I know this makes me a dinosaur, but I still do my own taxes by hand.
I think both TaxAct and TurboTax allow you to do your taxes on-line for free. Give it a try, you might like it.</p>
<p>I used to use a giant spreadsheet and fill in the forms by hand. One year I decided to give a program (TaxAct) a try, it was only $20. I'll never go back to doing it by hand. You don't have to e-file if you don't want to, they all print out the forms if you want.</p>
<p>Well, not quite by hand hand. What I meant was that I don't file online, and don't use a program or an accountant. I have an Excel spreadsheet which I set up years ago and which I tweak every year if necessary; all I have to do is drop in the current numbers. When it's time to fill out the actual form, I use the IRS's fillable pdf and then print and mail. Our taxes are pretty straightforward, just the basic Schedule A stuff and, these days, the higher education credit. Once I've assembled the documents, the whole thing takes about an hour, start to finish.</p>
<p>"Once I've assembled the documents, the whole thing takes about an hour, start to finish."</p>
<p>I'm with you - I do it myself. I have been doing it by "hand" hand, but just the other night was looking at the IRS's fillable forms.<br>
I've never been able to understand why people pay so much money to have someone else do their taxes. For most people, like LasMa said, it's pretty straightforward - a few itemized deductions, education tax credit, and that's about it. It's really not rocket surgery! The hardest part (unless you're organized all through the year) is assembling all the receipts and other documents, which you have to do ANYWAY, even if you're having someone else do the forms. Filling out the forms themselves is not hard, and the math involved is very basic.</p>
<p>(I probably should think about learning to set up and use a spreadsheet. My computer skilz are certainly not the greatest...)</p>
<p>I had a CPA for years doing my taxes and paid him far more than necessary (around $600 for the task) -- but I liked just having someone else taking care of it --also I would get notices from IRS questioning something or another, and I'd just pass the stuff on to my tax guy, and he'd take care of everything from there. So basically I was paying for the convenience of having someone else to deal with task that I could have done, but didn't want to be bothered with. I knew I was paying more than I needed to, but it was worth it to me for peace of mind, especially during the years my d was in college and I needed to have the taxes filed early for FAFSA and IDOC. </p>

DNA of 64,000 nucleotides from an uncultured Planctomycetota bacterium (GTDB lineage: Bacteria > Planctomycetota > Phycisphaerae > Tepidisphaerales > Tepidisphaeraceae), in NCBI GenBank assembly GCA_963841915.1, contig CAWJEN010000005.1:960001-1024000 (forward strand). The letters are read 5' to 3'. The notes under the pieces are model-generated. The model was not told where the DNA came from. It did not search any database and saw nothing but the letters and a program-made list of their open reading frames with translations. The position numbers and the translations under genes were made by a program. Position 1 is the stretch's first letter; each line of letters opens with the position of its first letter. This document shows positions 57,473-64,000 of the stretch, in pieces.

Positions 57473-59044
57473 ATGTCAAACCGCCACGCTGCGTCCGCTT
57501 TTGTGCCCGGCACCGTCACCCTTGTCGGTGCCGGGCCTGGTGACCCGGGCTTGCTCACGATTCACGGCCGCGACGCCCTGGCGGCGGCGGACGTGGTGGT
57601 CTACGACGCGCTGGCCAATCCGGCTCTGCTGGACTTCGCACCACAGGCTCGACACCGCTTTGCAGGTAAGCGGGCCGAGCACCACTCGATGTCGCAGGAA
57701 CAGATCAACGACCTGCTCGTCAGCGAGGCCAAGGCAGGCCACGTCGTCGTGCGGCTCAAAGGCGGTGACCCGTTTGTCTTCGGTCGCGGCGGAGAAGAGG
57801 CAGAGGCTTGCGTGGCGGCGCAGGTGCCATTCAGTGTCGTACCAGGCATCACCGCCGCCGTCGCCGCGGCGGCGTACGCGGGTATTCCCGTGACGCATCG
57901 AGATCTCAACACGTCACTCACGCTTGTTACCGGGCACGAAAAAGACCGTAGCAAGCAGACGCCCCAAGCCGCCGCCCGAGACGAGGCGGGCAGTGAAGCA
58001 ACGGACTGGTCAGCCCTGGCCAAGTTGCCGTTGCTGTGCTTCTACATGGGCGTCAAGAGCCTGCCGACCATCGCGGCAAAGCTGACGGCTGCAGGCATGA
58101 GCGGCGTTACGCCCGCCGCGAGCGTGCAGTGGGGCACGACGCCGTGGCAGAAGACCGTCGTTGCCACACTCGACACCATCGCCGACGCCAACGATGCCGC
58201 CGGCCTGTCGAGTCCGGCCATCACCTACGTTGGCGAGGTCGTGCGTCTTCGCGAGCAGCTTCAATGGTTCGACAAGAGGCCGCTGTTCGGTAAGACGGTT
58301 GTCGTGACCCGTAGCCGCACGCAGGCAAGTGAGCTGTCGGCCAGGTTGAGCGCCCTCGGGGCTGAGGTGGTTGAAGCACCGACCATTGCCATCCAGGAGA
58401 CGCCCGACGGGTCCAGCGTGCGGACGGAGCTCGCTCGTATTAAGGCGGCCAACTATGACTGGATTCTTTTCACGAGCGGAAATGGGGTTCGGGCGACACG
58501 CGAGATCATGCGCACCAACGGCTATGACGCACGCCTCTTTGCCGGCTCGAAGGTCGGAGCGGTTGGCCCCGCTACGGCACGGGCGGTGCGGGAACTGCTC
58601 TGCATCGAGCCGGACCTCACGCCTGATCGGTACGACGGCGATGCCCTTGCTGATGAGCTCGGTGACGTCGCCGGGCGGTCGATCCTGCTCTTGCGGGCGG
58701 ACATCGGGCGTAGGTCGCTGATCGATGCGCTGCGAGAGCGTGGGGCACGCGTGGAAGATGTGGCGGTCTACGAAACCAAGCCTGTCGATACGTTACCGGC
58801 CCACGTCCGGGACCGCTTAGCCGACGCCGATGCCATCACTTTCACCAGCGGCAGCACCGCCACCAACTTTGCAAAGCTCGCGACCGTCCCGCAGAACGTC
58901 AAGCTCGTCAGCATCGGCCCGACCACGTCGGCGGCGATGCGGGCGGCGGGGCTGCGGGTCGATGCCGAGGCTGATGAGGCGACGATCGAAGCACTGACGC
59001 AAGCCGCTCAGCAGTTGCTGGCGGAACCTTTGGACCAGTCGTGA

<p>I'd note that I'm self employed so possibly a little more prone to running into IRS questions or an audit. I felt it was helpful to have someone watching my back on that -- that is, I could be confident that business deductions were properly accounted for.</p>
<p>Unfortunately my CPA passed away last year (cancer).... and I didn't learn of that until June -- my last contact had been in March when I emailed him to ask him to file for an extension and let me know if I owed money to IRS. When I didn't hear back from him I thought all was fine -- but it turned out that it wasn't, so I had to rush to file my own taxes in June, and of course I owed penalties for late payment of taxes. So I'm back to doing things on my own -- though no longer under the gun to meet FAFSA / IDOC deadlines.</p>
<p>I work for a CPA and he does the entire family's at no charge.
No more rushing to do FAFSA or CSS Profiles for me with any Freshmen applicants with estimates & then changing them & making corrections. </p>
<p>I am so happy to have two returning students with deadlines in March!
Feels like a breath of fresh air!</p>
<p>Here's my situation... We filed for an extension to do our taxes. The college wants signed copies of our 1040 forms in order to proceed with our FAFSA. So does this mean we can send in a 1040 form, signed, with our estimated numbers? What do people do when they filed for extensions and are waiting for financial aid to help with upcoming tuition fees? Thank you for your reply.</p>
<p>^ I think calling the college to present your situation and ask what you should do is the best answer. Colleges have different solutions for the same issue. Good luck!</p>